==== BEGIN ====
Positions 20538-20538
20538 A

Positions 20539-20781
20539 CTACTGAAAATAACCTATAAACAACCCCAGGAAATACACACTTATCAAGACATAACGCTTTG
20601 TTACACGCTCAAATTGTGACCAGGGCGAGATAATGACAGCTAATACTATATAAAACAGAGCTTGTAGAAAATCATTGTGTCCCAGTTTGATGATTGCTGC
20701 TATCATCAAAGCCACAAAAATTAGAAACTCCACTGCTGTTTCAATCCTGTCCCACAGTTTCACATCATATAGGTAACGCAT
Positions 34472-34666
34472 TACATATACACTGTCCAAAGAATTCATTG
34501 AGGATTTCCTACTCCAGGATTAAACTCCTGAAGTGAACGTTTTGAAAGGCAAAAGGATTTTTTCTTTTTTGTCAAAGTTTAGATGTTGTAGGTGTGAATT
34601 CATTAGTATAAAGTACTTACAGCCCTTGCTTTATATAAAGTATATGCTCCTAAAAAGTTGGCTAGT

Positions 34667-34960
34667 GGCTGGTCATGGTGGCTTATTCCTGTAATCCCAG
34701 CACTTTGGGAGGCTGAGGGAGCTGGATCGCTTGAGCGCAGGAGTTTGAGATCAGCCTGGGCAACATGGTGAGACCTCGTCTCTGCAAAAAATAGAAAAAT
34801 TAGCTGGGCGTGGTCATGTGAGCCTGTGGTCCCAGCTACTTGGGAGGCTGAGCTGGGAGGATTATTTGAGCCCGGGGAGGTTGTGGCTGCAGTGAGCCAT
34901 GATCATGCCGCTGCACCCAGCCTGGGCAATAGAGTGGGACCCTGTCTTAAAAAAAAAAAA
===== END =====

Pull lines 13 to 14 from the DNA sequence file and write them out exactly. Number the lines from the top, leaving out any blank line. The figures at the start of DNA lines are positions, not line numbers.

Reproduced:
34701 CACTTTGGGAGGCTGAGGGAGCTGGATCGCTTGAGCGCAGGAGTTTGAGATCAGCCTGGGCAACATGGTGAGACCTCGTCTCTGCAAAAAATAGAAAAAT
34801 TAGCTGGGCGTGGTCATGTGAGCCTGTGGTCCCAGCTACTTGGGAGGCTGAGCTGGGAGGATTATTTGAGCCCGGGGAGGTTGTGGCTGCAGTGAGCCAT